While Shaw acknowledged that there was concern among broker-dealers regarding that reporting requirement, she said it was important because “elder financial abuse doesn’t travel alone,” meaning that one instance of abuse might be accompanied by other instances.
Luparello of the SEC said that the commission’s Office of Compliance, Inspections and Examinations (OCIE) annually puts out its exam focus, which identified concern over new products, including ETFs. When asked about the possibility of the SEC “leveling” the auditing of RIA firms to the FINRA auditing level of broker-dealers by instituting third-party audits of RIAs, Luparello said that there was a “variety of questions still out there” on that possibility. Colby said that “It’s always encouraging to hear [Chairowman Mary Jo] White” of the SEC vow as she did recently that “she’ll commit more resources to RIA exams.”
When asked whether the DOL fiduciary rule would affect the SEC’s own delayed fiduciary rulemaking under Dodd-Frank, Luparello said there would be “no impact.” Shaw responded on the DOL rule that NASAA was relieved that the rule would “preserve” the current status quo under which state regulators, she said, have more enforcement strength than DOL itself.
When an audience member asked why regulators aren’t more forthright in what they expect from those they regulate, Shaw responded that while she understood the frustration, “regulators are not your compliance consultant or legal counsel.” Luparello said that “we tend to approach” issues with an “appreciation” for the industry’s “diversity,” so of necessity the SEC’s rules “have to be more general” in nature. He also said that one SEC focus will be how “exchange-traded products” like ETFs trade “at times of market stress.” But he also said that “If you are not in the trading business, then there won’t be much new regulation from the SEC this year.”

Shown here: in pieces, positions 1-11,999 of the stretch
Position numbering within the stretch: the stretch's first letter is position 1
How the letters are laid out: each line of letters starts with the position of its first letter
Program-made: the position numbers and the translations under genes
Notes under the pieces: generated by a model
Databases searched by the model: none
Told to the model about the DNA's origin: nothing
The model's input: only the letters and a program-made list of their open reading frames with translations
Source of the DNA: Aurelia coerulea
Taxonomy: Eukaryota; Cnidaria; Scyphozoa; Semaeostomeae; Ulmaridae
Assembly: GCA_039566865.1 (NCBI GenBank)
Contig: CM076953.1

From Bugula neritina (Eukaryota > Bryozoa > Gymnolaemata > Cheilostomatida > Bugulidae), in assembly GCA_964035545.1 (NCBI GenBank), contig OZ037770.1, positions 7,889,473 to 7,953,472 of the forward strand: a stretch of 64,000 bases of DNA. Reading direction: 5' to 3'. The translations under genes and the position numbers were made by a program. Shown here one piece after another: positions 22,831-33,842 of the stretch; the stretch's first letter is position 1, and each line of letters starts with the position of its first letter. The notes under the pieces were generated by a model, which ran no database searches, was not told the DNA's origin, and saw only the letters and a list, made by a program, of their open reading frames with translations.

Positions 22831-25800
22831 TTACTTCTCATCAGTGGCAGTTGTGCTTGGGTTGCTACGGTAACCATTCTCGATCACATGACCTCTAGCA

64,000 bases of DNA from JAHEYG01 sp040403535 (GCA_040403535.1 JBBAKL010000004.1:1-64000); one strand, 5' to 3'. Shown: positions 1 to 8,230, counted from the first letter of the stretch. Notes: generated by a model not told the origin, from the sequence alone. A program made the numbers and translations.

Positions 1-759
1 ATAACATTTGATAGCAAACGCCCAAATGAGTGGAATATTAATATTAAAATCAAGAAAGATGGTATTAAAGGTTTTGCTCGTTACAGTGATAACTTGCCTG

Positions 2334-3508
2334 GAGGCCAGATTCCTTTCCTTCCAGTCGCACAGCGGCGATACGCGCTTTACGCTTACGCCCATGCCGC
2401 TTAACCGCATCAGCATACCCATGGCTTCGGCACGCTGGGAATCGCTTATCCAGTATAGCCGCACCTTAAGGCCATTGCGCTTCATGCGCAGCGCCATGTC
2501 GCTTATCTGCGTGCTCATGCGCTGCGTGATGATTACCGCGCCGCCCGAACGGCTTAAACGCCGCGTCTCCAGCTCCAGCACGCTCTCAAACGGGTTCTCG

When asked about the independent broker-dealer industry itself, Luparello suggested that at least at the SEC there’s “less skepticism” about IBDs, “maybe because there’s more skepticism about other business models.” Shaw responded that at NASAA “we’ve seen improvements” among IBDs on both “products and supervision.” While compliance could “always be better,” she said it was “very encouraging” to see the progress of a NASAA model fee disclosure working group.
FINRA, Colby said, is making progress on writing a small firm rule book. Responding to a question on FINRA’s online BrokerCheck tool, Shaw said NASAA would prefer that the tool’s users be linked directly to their state regulators, so those regulators could provide additional information to consumers, including the “questions they should ask advisors” before hiring them. Shaw also said NASAA has continued concerns over FINRA’s expungement rules on BrokerCheck.
Finally, Shaw listed NASAA’s five top issues for the year: Ponzi schemes; Reg D and 506 offerings; real estate investments, including suitability and concentration of REITs in client portfolios; Internet fraud; and, “still,” oil and gas offerings.